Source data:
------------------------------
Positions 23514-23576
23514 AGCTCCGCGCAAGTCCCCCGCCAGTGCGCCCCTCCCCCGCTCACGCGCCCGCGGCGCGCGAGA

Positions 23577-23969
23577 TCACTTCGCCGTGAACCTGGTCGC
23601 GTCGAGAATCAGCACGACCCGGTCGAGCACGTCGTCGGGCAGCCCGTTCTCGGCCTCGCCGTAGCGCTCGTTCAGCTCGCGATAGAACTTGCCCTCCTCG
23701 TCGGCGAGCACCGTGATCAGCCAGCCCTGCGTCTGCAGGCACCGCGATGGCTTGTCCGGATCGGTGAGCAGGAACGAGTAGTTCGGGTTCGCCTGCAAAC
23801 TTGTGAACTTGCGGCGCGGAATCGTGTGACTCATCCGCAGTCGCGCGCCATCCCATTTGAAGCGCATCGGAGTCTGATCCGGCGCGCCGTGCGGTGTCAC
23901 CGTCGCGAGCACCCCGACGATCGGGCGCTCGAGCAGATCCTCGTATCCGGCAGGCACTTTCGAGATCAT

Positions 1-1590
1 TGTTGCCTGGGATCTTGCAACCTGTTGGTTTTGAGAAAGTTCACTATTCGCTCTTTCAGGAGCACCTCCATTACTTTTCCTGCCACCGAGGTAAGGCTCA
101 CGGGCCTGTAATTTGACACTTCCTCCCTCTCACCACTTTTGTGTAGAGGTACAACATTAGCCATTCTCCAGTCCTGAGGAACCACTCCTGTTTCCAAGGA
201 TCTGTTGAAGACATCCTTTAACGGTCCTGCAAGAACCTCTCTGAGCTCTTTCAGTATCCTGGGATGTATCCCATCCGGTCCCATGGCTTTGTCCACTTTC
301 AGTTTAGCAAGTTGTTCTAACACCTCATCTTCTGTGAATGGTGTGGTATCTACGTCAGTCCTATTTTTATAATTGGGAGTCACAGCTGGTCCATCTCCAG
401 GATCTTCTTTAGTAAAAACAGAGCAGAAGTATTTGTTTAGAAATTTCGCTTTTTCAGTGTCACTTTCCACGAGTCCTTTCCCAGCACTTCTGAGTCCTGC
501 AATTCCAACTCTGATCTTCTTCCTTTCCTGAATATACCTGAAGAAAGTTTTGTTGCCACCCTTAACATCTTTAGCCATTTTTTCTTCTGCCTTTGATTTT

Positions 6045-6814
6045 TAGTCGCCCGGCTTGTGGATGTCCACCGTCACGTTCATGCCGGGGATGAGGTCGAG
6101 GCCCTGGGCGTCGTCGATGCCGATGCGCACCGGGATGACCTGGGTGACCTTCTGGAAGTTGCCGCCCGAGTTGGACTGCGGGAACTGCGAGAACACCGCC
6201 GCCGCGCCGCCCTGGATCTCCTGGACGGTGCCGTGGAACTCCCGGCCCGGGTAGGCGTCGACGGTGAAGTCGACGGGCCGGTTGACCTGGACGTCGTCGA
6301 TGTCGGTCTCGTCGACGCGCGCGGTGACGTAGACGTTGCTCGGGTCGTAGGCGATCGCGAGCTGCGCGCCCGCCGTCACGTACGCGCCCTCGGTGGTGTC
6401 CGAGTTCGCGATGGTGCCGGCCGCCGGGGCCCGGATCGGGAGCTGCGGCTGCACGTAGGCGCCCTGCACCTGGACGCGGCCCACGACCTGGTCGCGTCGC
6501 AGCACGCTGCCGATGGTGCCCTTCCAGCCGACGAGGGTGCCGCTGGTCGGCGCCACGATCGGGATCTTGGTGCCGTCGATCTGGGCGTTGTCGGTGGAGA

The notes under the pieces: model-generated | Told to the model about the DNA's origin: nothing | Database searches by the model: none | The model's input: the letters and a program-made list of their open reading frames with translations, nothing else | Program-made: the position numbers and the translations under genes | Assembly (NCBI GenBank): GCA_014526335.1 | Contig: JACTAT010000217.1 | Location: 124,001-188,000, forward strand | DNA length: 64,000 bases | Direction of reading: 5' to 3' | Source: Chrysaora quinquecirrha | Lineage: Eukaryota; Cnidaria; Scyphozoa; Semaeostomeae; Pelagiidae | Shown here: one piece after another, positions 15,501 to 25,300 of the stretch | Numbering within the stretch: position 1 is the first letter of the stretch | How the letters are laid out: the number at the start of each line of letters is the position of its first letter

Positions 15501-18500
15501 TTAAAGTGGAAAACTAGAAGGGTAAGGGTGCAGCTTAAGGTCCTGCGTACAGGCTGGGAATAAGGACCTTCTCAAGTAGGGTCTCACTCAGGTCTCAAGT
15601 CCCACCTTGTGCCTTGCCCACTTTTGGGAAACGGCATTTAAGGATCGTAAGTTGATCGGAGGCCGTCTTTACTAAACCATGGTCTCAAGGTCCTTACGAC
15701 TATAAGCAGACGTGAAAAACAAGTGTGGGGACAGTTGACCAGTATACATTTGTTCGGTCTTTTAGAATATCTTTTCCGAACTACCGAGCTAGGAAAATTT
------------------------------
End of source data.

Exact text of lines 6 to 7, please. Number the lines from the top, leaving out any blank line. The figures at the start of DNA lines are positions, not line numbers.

23701 TCGGCGAGCACCGTGATCAGCCAGCCCTGCGTCTGCAGGCACCGCGATGGCTTGTCCGGATCGGTGAGCAGGAACGAGTAGTTCGGGTTCGCCTGCAAAC
23801 TTGTGAACTTGCGGCGCGGAATCGTGTGACTCATCCGCAGTCGCGCGCCATCCCATTTGAAGCGCATCGGAGTCTGATCCGGCGCGCCGTGCGGTGTCAC